Black Sunday – If Sherlock Holmes Or Sir Hercule Poirot Investigated The Easter Sunday Massacre
By Basil Fernando –
In answering the call of the Catholic Bishops Conference of Sri Lanka, the faithful living in various parts of the country wore black and attended church as a protest against the failure to provide justice for all those who were killed in the Easter Sunday bombings in 2019. They also participated in silent protests. This Black Sunday is a good occasion to reflect back, not only on the lives that were lost on that blackened Easter Sunday, but also on the general nature of the threats posed to human life in Sri Lanka.
All this time, the two governments, the one that was in power and the one that is in power now, have concentrated more on creating a political discourse around the Easter Sunday massacre. However, what they have completely failed to focus on is the investigation that was required for a grave crime. No amount of presidential commissions can replace the most primary requirement in dealing with crimes: the need for criminal investigations. Presidential commissions are not and cannot be the means of inquiring into a crime in terms of the criminal law. That is the task of criminal investigators.
In a modern society, the prevention of crime and the punishment for crimes that have already been taken place can happen only when there is a dedicated, competent and efficient criminal justice system. It is the investigators who could find the actual criminals who carried out these bomb attacks and the conspirators who were criminally involved.
Criminal investigations are a function of the police department. It is perhaps the most important function of a police department to have the kind of investigators that could find all the evidence that is required to reveal the facts of a crime and those who are involved in the crime. Gathering of evidence from the point of view of the criminal law and evidence law of a country is the only way by which the criminals can be found and successfully prosecuted.
The people who sit as presidential commissioners are not part of the police investigative division, nor do they have the necessary means and competence to be investigators.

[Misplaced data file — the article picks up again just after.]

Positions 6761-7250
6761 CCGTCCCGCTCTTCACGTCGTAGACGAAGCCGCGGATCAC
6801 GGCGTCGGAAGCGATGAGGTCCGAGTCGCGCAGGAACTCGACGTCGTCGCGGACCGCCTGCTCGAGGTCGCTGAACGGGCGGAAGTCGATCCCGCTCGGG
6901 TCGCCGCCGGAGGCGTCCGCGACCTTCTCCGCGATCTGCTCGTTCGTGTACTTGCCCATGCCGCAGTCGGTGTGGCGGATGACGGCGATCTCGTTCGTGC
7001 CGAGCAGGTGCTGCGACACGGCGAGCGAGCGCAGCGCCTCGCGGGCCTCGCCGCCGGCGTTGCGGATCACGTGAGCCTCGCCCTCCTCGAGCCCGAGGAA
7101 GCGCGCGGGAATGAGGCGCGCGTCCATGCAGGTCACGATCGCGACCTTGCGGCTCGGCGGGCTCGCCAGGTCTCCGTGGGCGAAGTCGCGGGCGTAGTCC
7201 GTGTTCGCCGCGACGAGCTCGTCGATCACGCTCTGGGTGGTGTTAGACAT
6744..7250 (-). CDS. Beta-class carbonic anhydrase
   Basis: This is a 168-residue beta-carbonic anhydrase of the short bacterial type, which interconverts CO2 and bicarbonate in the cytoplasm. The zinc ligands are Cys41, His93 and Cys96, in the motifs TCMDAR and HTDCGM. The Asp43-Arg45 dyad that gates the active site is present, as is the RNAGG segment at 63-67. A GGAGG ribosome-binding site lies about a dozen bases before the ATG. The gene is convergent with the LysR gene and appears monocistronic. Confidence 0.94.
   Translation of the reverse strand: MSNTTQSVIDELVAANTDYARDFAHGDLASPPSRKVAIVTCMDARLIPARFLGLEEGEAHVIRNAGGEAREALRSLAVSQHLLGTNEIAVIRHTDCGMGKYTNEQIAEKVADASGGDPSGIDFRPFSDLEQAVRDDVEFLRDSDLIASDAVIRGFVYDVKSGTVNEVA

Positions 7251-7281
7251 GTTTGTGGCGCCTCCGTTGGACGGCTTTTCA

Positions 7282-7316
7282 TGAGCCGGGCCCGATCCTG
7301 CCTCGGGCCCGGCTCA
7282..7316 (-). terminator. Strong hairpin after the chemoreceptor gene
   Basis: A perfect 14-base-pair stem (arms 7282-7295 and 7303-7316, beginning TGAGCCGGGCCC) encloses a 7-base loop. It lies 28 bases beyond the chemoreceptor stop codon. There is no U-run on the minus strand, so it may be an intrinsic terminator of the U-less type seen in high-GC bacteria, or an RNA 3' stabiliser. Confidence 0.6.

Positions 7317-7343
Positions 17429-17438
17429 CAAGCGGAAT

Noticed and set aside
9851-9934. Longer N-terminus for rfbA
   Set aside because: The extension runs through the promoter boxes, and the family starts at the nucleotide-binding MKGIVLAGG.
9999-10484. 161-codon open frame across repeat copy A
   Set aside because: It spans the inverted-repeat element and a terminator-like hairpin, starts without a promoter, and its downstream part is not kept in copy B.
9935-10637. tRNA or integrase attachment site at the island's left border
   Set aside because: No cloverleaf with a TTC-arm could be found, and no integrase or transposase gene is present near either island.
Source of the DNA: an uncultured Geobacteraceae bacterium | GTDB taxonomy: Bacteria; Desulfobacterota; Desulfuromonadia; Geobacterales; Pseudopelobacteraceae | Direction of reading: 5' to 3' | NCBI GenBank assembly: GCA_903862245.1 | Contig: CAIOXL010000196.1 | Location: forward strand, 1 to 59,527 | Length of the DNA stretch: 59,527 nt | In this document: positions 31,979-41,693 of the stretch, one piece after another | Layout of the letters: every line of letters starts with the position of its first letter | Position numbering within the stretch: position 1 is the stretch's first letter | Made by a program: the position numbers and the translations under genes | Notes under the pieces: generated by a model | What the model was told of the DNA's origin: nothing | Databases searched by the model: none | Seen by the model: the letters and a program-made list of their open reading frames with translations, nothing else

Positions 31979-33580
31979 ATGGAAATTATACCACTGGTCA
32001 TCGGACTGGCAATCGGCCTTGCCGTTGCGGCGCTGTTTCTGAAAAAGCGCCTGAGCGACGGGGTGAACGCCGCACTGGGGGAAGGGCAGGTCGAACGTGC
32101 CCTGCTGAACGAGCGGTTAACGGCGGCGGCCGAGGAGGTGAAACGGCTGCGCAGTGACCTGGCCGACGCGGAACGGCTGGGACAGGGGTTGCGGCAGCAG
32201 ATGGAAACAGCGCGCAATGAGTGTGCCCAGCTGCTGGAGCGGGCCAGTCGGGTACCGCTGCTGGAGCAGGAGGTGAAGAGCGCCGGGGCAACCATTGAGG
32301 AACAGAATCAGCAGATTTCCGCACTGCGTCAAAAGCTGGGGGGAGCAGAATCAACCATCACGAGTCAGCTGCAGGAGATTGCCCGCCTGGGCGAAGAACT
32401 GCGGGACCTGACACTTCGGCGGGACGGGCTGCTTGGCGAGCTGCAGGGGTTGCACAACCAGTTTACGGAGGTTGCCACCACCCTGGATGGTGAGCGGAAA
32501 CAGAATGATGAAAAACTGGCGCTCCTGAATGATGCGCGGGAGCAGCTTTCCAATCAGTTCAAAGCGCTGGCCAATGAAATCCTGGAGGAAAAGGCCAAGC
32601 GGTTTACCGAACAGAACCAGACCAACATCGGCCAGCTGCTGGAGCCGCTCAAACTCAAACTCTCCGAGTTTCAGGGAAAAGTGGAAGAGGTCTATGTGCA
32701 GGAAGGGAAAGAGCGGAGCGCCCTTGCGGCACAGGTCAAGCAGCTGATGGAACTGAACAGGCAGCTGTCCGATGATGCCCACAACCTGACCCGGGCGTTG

Proverbially, the task of a criminal investigator is illustrated by a character like Sherlock Holmes created by Sir Arthur Conan Doyle or Hercule Poirot by Agatha Christie. The criminal investigator uses the methods that have been developed over centuries in order to gather facts relating to a crime and thereafter to analyze these facts to arrive at conclusions about the individuals who were involved in carrying out the crime.
If the Catholic Bishops Conference of Sri Lanka and all others who are concerned with bringing the perpetrators of the bomb blasts that killed a large number of persons are to make a deeper contribution to resolving this neglected problem, their concentration should be on scrutinizing the manner in which the criminal investigations into these bomb blasts have been carried out.
If such scrutiny is carried out, one glaring fact will come to the attention of anyone concerned: that is, that something has gone radically wrong in the criminal investigative capacity of the Sri Lankan police. Whatever may be the cause of this loss of capacity for thorough and comprehensive criminal investigations leading to tangible results, the important matter now is to address the loss of this all-important capacity in order to ensure the security of people. When the policing function of criminal investigations is lost, everything is lost from the point of view of the capacity to investigate and prosecute criminals. That situation has existed in Sri Lanka for the past few decades.
When President Gotabaya speaks of security, he always refers to security in the context of conflicts, like with the LTTE, which is very different to the security that should prevail within a society in normal times. The primary agency in the times of conflict in maintaining national security is the military. However, the primary agency that is in charge of dealing with crimes, including criminal investigations, is the National Police Service. In the comments made by President Gotabaya and other leading figures in the government, there is hardly any mention of the resuscitating of the criminal investigative capacity of the Sri Lankan police.
The same could be said of the previous government also. They, too, completely neglected the development of an independent criminal investigation branch that is not dependent on the manipulations of politicians but carries out their functions only within the professional limits that are part of the philosophies and the practices relating to criminal prosecutions. In fact, in recent times, all the governments have conspired and acted continuously to undermine the criminal investigative capacity of the Sri Lankan police.